Voices of Mother and Baby Home Survivors must be Heard

Ivana Bacik TD
11 January 2021

Reacting to the leaked details of the Report into the Mother and Baby Home Commission published yesterday, Labour Seanad Group Leader and Spokesperson for Children, Disability, Equality and Integration, Senator Ivana Bacik has said, 

“I am dismayed and appalled at the leak of information from the Report of the Commission into Mother and Baby Homes, as published in yesterday’s Sunday Independent. It is of real concern that harrowing details from the report should have been made public before survivors have had any sight of the Report.

“I note that the Collaborative Forum group of Mother and Baby/County and Bethany Homes survivors, has expressed their anger and dismay that this leak has occurred. I call on the Taoiseach and Minister for Children to expedite an inquiry into the circumstances of the leak. 

“I welcome the announcement that the Taoiseach will deliver a State apology to survivors and those impacted by the Mother and Baby Homes Report,. However, I join with Labour leader Deputy Alan Kelly in asking that the Taoiseach and Government should consider making an a State apology agreed in conjunction with support groups, as we understand the proposed apology is due to take place in Dáil Éireann on Wednesday, January 13th 2021.  

“Careful consideration must be given to the content of the report, which runs up to 3,000 pages and includes over 1,000 survivor testimonies. If survivors seek a short postponement to provide them with time to read the report in full and to become fully appraised of its findings and recommendations, then we believe that request must be granted. The voices of survivors must be listened to.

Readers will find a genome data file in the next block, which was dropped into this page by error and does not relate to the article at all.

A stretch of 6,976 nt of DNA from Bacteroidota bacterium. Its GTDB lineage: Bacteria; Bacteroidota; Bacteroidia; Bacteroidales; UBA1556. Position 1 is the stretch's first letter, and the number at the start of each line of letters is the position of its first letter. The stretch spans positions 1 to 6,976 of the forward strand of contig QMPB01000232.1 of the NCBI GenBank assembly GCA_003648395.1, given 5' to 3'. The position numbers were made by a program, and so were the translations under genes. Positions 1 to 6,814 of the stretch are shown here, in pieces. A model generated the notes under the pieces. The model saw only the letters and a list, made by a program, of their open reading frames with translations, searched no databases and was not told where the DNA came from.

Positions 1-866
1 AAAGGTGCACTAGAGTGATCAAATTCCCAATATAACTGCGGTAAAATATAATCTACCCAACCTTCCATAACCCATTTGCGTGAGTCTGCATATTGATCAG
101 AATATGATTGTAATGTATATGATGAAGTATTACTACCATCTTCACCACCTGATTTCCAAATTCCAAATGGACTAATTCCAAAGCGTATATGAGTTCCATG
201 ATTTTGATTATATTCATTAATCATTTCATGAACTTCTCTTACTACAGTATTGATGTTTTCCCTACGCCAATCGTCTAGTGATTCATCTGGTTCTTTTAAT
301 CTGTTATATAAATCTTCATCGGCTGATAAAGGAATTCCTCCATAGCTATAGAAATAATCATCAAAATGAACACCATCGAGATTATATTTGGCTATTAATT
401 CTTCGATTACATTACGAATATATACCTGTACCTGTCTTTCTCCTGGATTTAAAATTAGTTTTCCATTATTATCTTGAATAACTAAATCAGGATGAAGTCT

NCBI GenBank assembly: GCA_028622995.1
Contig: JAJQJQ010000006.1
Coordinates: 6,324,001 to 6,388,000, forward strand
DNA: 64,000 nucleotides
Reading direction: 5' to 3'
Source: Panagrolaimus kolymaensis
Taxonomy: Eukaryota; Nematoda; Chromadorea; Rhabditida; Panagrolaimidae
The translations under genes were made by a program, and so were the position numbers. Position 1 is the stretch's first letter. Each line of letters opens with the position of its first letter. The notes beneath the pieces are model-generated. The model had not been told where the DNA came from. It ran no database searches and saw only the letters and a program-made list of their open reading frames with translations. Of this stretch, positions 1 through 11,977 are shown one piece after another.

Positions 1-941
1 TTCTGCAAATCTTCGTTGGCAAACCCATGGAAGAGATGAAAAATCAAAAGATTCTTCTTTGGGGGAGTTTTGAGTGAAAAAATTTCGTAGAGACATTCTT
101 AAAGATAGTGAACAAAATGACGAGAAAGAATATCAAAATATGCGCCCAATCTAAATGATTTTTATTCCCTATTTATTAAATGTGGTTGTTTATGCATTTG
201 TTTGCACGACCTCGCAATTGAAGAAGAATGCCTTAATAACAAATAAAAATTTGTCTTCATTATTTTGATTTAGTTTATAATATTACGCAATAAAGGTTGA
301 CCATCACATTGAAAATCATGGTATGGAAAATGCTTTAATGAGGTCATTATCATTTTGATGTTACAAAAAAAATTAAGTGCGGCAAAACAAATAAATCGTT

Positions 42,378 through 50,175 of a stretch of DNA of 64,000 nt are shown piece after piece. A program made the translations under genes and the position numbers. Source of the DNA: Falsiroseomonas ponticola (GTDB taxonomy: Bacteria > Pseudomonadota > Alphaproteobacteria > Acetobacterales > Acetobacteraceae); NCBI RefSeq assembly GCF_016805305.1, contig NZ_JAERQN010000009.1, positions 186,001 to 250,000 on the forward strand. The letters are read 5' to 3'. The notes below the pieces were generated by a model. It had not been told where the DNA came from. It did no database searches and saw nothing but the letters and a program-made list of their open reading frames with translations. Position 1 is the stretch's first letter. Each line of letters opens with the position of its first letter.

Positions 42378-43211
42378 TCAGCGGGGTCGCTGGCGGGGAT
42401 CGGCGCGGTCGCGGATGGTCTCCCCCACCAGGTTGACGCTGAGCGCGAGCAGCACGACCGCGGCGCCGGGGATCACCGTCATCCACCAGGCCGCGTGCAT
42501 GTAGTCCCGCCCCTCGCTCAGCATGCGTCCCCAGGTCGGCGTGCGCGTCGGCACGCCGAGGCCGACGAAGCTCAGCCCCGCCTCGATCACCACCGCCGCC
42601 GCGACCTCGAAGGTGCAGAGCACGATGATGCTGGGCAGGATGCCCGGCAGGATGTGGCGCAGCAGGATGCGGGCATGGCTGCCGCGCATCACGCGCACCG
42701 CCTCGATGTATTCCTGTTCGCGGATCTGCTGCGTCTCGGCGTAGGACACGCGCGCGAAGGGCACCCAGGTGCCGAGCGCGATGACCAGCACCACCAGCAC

“We are particularly concerned at the disclosure to be made in the report that 9,000 infants died in the 19 homes under investigation over six decades, a mortality rate twice that of general society. We are also deeply concerned at the findings that have reportedly been made as to the extensive trafficking of children for adoption, and the apparently widespread practice of forced adoption. We also think of the plight of the many women who gave birth in maternity hospitals and other institutions, whose children were similarly taken in many cases for forced adoption and who may have suffered the same human rights abuses as many within the institutions investigated by the Commission. 

“We ask that the detailed recommendations to be made by the Commission would now be given serious consideration by government, without any further delay.  In particular, we need to see legislation on a right to information and tracing for adopted persons brought forward swiftly; adequate restitution and enhanced supports to be made available to survivors; and detail as to the provision for memorial sites. Labour will continue to play a constructive role in Opposition to ensure that right is done by survivors.” 

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